At Jali we specialise in making furniture to your designs; It’s what we do. But we all need a little inspiration here and there when dreaming up our next masterpiece, so for your amusement (and a little education) we have put together some musings on dresser design. So, sharpen your pencils pupils, we’re about to embark on a Brief History of Dressers. Yes, really. Quiet at the back please.
In as far as we are having a history lesson, how far back should we go back? Skara Brae perhaps? Skara Brae is a cluster of eight Neolithic stone dwellings, located on the largest island in the Orkney archipelago of Scotland. It was occupied from roughly 3180 BCE –2500 BCE and is Europe’s most complete example of a Neolithic village. You’ll notice the aesthetic is perhaps a little dated now (but all style is cyclical, so try not to be too hasty in condemning it.) But it is significant in this context due to…? Anybody? Yes, the DRESSER! Two house points.
Seven of the houses have similar furniture, with the beds and dresser in the same places in each house. The dresser stands against the wall opposite the door, and was the first thing seen by anyone entering the dwelling. Now, we pride ourselves at Jali on the enduring quality of the beautiful products we manufacture, but we’re practical too; just as the planet is recognising the need to bring an end to non-sustainable, solid hardwood furniture, we very rarely manufacture any of our dressers from Neolithic Stone any more – that time has passed. But the principle remains: the dresser is often one of the most prominent pieces of furniture in the home.
“This is not just the history of furniture, but of society in the round” is a bold assertion, but those of you wanting extra credit in the exams later this month would do well to test its veracity in the Magum Opus “Welsh Furniture 1250-1950: A Cultural History of Craftsmanship and Design” by Richard J Bebb. (Saer Books; First Edition edition (1 Jun. 2007) Early dressers are found in cultures throughout Europe, where they typically take centre stage in the main living area, but in Wales the quality and range produced, as well as the sheer quantity, has led to the epithet ‘Welsh dresser’ being adopted internationally. Part utilitarian furniture, designed for preparing food and storing utensils, part shrine to treasured possessions and precious artefacts, the gradual change of use provides an insight into the increased prosperity of society as a whole.
Plus, it’s always a good place to store porridge. While your kitchen drawer inevitably contains Blu-Tack, a Nokia 5110 and a Prosecco cork of utterly unknowable provenance, we need to address the problem of where to store hot, cooked porridge when we wish to congeal it into something that can be sliced….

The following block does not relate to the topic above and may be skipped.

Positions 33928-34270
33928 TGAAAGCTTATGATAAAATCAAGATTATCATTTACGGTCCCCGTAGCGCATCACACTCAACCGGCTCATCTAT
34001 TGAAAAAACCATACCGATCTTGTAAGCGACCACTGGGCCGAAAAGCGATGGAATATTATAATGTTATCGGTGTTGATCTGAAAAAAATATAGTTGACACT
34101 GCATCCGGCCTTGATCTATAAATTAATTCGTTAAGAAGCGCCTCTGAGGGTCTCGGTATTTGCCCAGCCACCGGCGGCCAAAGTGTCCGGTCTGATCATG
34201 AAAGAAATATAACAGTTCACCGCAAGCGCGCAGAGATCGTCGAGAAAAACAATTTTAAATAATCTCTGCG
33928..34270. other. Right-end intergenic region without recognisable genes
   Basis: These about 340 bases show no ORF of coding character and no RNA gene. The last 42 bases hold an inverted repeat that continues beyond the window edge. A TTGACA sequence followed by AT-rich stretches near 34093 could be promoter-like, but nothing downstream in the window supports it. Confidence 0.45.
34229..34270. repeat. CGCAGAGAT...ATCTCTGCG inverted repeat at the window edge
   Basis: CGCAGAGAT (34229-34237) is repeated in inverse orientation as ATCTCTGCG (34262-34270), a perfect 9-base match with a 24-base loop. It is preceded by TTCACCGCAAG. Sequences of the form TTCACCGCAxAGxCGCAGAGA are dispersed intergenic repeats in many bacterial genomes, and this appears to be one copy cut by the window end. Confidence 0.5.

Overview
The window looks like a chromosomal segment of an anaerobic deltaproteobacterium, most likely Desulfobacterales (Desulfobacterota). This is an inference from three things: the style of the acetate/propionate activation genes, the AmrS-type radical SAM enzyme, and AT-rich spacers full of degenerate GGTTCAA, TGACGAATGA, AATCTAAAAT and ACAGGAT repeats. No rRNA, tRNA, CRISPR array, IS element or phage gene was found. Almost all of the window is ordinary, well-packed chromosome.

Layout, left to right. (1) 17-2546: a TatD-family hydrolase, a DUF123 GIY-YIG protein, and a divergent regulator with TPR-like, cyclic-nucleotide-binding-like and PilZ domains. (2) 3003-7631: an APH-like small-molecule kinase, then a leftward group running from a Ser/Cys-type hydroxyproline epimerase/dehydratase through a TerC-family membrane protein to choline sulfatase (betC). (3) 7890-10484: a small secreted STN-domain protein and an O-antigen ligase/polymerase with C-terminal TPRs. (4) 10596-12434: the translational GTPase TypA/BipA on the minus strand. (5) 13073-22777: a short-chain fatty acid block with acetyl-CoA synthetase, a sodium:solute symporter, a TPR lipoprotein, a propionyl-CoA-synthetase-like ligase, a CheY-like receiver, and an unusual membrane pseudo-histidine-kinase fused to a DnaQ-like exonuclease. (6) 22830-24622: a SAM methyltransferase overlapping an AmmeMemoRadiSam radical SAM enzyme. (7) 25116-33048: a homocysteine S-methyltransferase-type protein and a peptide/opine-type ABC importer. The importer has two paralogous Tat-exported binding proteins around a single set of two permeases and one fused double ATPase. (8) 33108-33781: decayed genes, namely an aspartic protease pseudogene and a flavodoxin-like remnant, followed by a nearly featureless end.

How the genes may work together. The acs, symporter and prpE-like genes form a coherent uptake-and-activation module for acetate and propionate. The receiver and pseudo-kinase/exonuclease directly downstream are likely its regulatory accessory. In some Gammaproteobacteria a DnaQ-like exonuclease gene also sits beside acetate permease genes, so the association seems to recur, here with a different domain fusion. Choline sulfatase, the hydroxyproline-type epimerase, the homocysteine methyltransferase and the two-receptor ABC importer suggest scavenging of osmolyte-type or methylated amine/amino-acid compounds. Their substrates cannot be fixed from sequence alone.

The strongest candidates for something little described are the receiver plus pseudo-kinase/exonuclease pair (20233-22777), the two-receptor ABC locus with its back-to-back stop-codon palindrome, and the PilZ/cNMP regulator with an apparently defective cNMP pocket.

“A slab o’ parritch fae the drawer.”
We have yet to add the online facility for porridge drawers in our beautiful Jali made-to-measure dressers, but the Scottish Dresser (lesser known, but very real, cousin of the Welsh) sometimes contained a tin-lined drawer for just this important chore – simply pour and store! Once cool, slice the cold porridge carefully into quivering, tender, grey slices…
While we are working with the maxim “A place for everything and everything in its place”, the Jali designer has many of the facilities you need to create your own Welsh Dog Kennel dresser. Yes, it really is A Thing.
Unfortunately we do not have the legal rights to any images of a traditional welsh dog kennel dresser, but needless to say it would be worth a few moments on Google if you have even a passing interest in seeing a dresser with a dog living in it. And who amongst us doesn’t indulge that urge periodically?
So here’s the next best thing: a dog (borrowed) next to a dresser (ours). Should you have the urge to store both your pet and your pottery alongside one another, then try your hand at designing the dresser of your dreams here:
You may want to select the option marked ‘Gap’ on option 4 in order to create a spot for Spot. Or not, as the case may be.
Once established, the dresser developed in different ways in various parts of the country and distinct local types are readily discernible by the mid-18th century – in the south west, for example, many dressers were built to fit into corners – the true ancestor of the modern fitted kitchen, but that can wait until next term. THE BELL IS A SIGNAL FOR ME, NOT YOU! But nevertheless, you are free to go. Quietly, please.